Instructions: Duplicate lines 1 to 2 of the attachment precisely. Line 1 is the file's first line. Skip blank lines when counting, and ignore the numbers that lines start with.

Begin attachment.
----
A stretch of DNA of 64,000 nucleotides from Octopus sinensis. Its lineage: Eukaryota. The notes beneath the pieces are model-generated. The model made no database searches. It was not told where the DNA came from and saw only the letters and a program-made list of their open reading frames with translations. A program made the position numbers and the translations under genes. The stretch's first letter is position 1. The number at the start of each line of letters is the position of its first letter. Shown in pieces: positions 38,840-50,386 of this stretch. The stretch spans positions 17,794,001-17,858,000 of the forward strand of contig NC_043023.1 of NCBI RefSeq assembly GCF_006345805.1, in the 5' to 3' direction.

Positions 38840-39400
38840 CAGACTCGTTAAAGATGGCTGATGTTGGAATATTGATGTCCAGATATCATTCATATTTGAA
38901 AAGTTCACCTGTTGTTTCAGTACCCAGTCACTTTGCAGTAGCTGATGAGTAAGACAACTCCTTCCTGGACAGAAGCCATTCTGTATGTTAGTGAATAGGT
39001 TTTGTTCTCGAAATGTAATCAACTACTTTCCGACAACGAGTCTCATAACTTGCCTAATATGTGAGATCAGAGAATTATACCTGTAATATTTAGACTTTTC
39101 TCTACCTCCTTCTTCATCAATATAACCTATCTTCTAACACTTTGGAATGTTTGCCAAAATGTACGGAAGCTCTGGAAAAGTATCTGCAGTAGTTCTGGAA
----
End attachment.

A stretch of DNA of 64,000 nucleotides from Octopus sinensis. Its lineage: Eukaryota. The notes beneath the pieces are model-generated. The model made no database searches. It was not told where the DNA came from and saw only the letters and a program-made list of their open reading frames with translations. A program made the position numbers and the translations under genes. The stretch's first letter is position 1. The number at the start of each line of letters is the position of its first letter. Shown in pieces: positions 38,840-50,386 of this stretch. The stretch spans positions 17,794,001-17,858,000 of the forward strand of contig NC_043023.1 of NCBI RefSeq assembly GCF_006345805.1, in the 5' to 3' direction.

Positions 38840-39400